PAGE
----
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Hither and Yon

WorldTribune.com: The more things change....

‘I shall return’: 70 years after MacArthur’s triumphant return to the Philippines, history repeats itself
Special to WorldTribune.com

By Donald Kirk, East-Asia-Intel.com

MANILA — U.S. forces were supposed to be gone from the Philippines for good by 1991 when the U.S. pulled out of Clark Air Base after ashes from the eruption of Mount Pinatubo inundated the airstrip and the Philippine Senate refused to renew the lease on the bases.

Now they’re coming back, attuned to anti-base sensitivities and unpleasant memories of GI’s carousing around base towns that still prosper today on tourists in search of the same pleasures as the GI’s.


Two years after leaving the Philippines, U.S. Gen. Douglas MacArthur uttered the following on Oct. 20, 1944: ” People of the Philippines: I have returned. By the grace of Almighty God our forces stand again on Philippine soil — soil consecrated in the blood of our two peoples.”
Cautiously, the U.S. and the Philippines escalated their defense relationship this week with a landmark agreement on U.S. forces carefully scripted to sidestep a constitutional ban on “foreign military bases, troops, or facilities” except when approved by Philippine senate or by a national referendum.

President Obama, on his first visit to the Philippines, hailed the agreement, signed three hours before he got here by the U.S. ambassador to the Philippines and the Philippine defense secretary, as “an important new chapter in our relationship.”

That said, he quickly added that the U.S. was “not trying to reclaim old bases” and did not plan to “build new bases.”

Instead, the pact, formally the “Enhanced Defense Cooperation Agreement,” shortened to the acronym, EDCA, would provide for U.S. forces to rotate in and out of existing Philippine bases for missions ranging from narrowly defensive to humanitarian to training the Philippines’ small, weak military establishment to fight guerrillas from the communist New People’s Army and Islamic terrorist groups. The agreement is to last for ten years — after which it can be renewed.

Officials did not say so, but U.S. navy ships can now return to Subic Bay and airplanes to Clark from which they once ranged freely on operations from the Middle East to Vietnam. They’re now Philippine bases as well as commercial shopping areas, but Philippine forces hardly make full use of them.

The Philippines has not a single airworthy fighter plane and only a few former U.S. coast guard cutters for patrolling the incredibly long coastlines around the country’s 8,000 or so islands.

Both Obama and the Philippines president, Benigno “Noynoy” Aquino III, son of Benigno Aquino, murdered as he returned to the Philippines in 1983 to defy the dictatorial Ferdinand Marcos, and the widow Corazon Aquino, the president when the U.S. withdrew from its historic bases, were careful not to attribute the agreement to China’s claim to the South China Sea.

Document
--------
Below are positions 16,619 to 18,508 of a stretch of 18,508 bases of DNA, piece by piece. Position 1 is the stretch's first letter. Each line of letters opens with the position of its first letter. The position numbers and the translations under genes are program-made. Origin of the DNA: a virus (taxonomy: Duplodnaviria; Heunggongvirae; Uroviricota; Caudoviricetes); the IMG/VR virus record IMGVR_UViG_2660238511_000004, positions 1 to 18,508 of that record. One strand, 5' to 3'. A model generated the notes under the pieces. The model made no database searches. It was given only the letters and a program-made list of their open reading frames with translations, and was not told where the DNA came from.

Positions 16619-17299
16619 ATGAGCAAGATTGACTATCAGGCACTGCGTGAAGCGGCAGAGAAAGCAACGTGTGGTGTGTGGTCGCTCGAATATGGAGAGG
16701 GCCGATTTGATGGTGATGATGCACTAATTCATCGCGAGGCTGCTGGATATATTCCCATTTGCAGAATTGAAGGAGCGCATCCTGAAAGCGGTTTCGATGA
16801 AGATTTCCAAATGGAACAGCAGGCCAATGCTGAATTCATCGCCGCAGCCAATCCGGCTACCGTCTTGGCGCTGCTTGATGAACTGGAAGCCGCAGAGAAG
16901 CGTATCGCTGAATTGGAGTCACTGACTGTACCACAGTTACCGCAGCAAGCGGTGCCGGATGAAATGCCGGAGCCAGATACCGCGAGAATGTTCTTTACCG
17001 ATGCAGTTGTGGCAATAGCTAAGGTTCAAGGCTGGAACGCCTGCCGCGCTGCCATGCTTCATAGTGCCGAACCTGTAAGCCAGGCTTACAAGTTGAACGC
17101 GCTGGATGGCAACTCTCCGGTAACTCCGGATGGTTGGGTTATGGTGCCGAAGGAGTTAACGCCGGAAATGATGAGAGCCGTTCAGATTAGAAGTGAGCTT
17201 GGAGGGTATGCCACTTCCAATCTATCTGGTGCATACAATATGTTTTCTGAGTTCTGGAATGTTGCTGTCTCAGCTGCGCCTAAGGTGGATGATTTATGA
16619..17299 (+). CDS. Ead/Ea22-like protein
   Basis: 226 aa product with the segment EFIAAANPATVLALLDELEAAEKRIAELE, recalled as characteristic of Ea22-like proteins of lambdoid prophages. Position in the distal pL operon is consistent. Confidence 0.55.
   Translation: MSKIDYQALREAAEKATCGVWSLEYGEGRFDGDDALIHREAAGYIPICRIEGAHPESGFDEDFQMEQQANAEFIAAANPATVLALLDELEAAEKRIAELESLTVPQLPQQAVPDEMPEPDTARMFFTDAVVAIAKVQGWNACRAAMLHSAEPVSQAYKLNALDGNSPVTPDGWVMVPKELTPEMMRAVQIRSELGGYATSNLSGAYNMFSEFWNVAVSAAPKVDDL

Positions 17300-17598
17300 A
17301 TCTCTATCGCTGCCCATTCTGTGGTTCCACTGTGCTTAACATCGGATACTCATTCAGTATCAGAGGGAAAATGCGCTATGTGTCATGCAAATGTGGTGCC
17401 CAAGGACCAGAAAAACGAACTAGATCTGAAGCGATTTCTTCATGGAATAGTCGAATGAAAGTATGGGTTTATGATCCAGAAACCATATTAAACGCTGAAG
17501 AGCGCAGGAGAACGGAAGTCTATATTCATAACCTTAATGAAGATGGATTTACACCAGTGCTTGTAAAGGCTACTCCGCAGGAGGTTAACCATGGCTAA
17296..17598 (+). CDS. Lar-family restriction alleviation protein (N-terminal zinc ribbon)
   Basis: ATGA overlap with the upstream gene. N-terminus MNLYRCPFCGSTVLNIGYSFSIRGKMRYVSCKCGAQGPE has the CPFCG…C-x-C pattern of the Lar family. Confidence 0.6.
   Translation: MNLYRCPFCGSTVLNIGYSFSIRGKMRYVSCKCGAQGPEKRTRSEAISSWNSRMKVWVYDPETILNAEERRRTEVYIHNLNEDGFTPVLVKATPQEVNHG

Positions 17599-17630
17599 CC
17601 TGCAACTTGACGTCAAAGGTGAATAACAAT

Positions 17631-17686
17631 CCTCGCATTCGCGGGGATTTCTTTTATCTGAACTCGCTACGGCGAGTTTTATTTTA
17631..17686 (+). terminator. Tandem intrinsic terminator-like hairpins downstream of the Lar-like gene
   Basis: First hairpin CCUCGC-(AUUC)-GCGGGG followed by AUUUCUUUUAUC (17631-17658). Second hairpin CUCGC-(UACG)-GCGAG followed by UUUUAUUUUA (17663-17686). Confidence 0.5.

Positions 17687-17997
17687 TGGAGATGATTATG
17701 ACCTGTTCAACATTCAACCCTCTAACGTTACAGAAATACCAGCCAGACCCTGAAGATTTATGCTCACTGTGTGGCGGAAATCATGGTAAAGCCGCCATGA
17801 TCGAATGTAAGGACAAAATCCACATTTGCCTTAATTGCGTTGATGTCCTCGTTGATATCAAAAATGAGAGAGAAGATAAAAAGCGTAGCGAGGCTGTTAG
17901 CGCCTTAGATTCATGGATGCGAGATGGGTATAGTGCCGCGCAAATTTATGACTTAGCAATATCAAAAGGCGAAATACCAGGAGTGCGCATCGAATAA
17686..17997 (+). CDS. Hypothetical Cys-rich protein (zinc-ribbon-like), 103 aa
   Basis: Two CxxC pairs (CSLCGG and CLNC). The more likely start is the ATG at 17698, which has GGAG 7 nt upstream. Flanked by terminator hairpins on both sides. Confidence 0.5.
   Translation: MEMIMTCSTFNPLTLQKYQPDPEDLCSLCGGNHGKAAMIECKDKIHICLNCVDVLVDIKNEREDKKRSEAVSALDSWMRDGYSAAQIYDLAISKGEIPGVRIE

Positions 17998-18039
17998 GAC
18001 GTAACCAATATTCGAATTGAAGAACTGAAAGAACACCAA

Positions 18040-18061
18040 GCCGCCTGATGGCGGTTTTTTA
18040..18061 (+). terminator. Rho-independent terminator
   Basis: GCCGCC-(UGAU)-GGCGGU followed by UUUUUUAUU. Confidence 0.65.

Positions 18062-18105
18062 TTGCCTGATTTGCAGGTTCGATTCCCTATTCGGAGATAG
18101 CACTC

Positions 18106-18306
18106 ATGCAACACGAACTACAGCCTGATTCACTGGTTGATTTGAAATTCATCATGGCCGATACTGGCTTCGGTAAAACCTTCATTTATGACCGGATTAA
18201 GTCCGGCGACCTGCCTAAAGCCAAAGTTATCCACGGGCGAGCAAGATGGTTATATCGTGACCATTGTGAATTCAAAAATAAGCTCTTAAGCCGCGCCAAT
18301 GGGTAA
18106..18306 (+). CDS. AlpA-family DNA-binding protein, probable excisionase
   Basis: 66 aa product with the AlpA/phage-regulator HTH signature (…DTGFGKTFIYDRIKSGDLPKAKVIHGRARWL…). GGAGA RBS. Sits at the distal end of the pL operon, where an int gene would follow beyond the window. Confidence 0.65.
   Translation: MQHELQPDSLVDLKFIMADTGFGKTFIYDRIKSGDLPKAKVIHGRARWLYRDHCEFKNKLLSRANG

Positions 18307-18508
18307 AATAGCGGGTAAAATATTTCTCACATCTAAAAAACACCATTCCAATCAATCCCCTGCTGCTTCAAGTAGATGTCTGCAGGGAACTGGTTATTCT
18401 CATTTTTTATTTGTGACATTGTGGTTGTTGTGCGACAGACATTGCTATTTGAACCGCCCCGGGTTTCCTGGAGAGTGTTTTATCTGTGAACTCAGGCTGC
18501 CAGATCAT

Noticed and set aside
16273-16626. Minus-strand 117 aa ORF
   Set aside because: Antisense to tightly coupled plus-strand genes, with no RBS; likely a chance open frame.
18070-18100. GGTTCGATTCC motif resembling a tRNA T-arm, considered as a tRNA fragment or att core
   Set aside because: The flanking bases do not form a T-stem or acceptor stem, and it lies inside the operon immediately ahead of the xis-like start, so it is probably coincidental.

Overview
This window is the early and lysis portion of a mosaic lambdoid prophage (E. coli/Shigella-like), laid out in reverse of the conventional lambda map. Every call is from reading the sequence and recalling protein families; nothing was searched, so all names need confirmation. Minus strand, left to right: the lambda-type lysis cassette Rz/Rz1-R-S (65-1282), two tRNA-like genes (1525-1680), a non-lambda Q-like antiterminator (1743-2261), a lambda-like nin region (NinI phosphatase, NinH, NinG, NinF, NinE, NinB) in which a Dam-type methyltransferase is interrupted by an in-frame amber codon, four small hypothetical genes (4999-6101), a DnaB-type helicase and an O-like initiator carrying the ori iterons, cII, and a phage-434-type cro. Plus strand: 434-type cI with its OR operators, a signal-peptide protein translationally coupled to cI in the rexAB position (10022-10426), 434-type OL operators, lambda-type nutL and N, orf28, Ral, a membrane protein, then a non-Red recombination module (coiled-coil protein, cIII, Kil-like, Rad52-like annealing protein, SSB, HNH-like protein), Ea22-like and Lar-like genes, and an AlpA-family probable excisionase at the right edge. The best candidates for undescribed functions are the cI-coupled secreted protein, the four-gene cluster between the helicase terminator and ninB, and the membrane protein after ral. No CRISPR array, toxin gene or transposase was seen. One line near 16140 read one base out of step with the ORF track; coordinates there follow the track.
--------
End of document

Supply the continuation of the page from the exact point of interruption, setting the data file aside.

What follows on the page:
They said not a word about the Philippines’ clinging to two of the Spratly islands, some of which are held by China, or China’s takeover of the Scarborough shoal within Philippines territorial waters west of Subic.

The next day, though, Obama left no doubt as to what lay behind the deal, telling Philippine World War II veterans that the U.S. commitment “to defend the Philippines is ironclad” because “allies never stand alone.”

Concerns about China, of course, had led to negotiation of EDCA within the context of a “visiting forces agreement” signed in 1999 under which small numbers of U.S. troops have been advising Philippine forces battling Islamic rebels.

No one thinks EDCA would have happened were it not for the dangers posed by China in the South China Sea as seen in Chinese forces scaring Philippine fishermen away from the Scarborough shoals and deployment of Chinese warships, including the lone Chinese aircraft carrier Liaoning.

Not that China and the U.S. are about to go to war in the near future, but EDCA seems to be the precursor of a larger U.S. presence as hostilities pick up around the periphery of China. Flashpoints range from the Indian subcontinent to the East China Sea, where China’s backs up its challenge to Japan’s grip on the Senkaku Islands, Diaoyudao in Chinese, with overflights and standoffs between fishing boats and the Japanese coast guard. Obama, in Tokyo, was definitive about the U.S. commitment to Japan on the Senkakus even if he stopped short of saying Japan has “sovereignty” over the island cluster.

Obama talked equally tough in Seoul about the U.S. commitment to defend South Korea. His promise to consider postponing OPCON, under which South Korean commanders by the end of next year were to assume “operational control” in time of war, strengthens the U.S. commitment.

South Korea needs more time to be sure its forces can function effectively on their own if the perpetual standoff with North Korea turns into a second Korean War.

The confrontation with North Korea may not be quite the same as that in the South China Sea or the East Sea. North Korea isn’t China, but China keeps the North on life support with infusions of fuel and food and would surely be on the side of North Korea if “stability” broke down on the Korean peninsula.

Obama in his Asian odyssey denied any desire to “contain” China, but that’s what his trip was all about.

Columnist Donald Kirk has been covering conflict around China since China’s invasion of northern India in 1962. He’s at kirkdon@yahoo.com.
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